Species variation in accordance with previous studies was apparent; chironomids for example were by far the most abundant species in all habitats and did not appear to show any habitat preference, this is reflected by their low BMWP which indicates they are highly tolerant to pollution (Scullion et al., 1982; Brown and Brussock, 1991 [2]). The order Plectoptera are alternatively markedly sensitive to low oxygen concentrations due to their lack of extensive gills and again mirroring previous findings they were found in greatest abundance in runs (20) and riffles (8) with pools and the other habitat with lowest abundances. However there was little evidence to support the claim that some species are pool-adapted, with only one species, Hemiptera being exclusive to pool habitats. (McCulloch, 1986)

The Biological Monitoring Working Party (BMWP) score and the subsequent Average Score per Taxon (ASPT) used are both measures of organic water pollution. It is suggested that the BMWP scoring system may be more accurate in identifying gross disturbance than more subtle changes such as those between microhabitats within Wood Brook investigated in this study. The Average Score per Taxon (ASPT) is also far less sensitive to seasonal variations but is relatively insensitive to the number of BMWP families found. (Mustow, 2002).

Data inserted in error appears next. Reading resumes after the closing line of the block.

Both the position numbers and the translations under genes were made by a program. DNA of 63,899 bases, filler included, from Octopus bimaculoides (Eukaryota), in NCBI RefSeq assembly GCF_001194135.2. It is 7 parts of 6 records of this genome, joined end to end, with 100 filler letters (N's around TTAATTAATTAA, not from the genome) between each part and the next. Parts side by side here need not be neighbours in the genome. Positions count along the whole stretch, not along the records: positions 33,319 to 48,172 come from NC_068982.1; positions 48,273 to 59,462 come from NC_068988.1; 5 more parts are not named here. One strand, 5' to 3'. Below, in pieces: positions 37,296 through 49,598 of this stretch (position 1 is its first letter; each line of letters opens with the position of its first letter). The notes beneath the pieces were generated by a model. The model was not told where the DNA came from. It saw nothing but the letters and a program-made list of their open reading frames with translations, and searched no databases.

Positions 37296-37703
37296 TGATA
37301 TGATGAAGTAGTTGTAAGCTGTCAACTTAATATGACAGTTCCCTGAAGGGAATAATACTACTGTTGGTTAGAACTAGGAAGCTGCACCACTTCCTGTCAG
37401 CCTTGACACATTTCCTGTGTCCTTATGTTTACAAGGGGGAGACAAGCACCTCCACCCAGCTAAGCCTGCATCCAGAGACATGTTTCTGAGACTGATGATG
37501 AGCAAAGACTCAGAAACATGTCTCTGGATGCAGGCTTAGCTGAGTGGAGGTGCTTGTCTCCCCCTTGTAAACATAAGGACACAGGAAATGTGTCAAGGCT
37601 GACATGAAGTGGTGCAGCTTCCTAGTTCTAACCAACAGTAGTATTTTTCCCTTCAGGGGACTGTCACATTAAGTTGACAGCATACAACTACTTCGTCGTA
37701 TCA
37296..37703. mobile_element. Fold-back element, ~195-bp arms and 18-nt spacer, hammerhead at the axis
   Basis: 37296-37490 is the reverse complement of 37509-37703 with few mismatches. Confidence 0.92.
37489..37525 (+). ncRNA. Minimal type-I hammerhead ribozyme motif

One possible reason for recordings representing poor water quality is that much of the Wood Brook experiences anthropogenic impacts, with much of its length culverts

Although not directly measured, substrate and hydraulic characteristics may be estimated, for example it may be possible to conclude that high substrate diversity high hydraulic variability provides high number of feeding niches and micro habitats (Buffagni et al., 2000) reflect the riffle and run habitats of Wood Brook which provide highest abundance and diversity and number of taxa.

It may also be proposed that the pool habitats provide something of the opposite, supporting the lowest number of taxa and abundance and lower species diversity. The fourth ‘other’ habitat is difficult to summarise as it consisted of 3 diverse areas and further studies into these individual areas would be required to fully asses them in terms of their macroinvertebrate community compositions.

Trends have been identified amongst the habitats examined and the results conform in general to what is expected in regards to numerous studies performed prior to this, it can be concluded that in-stream macroinvertebrate distributions are governed by the availability of different habitats and food resources and by biotic interactions (Giller and Malmqvist, 1998).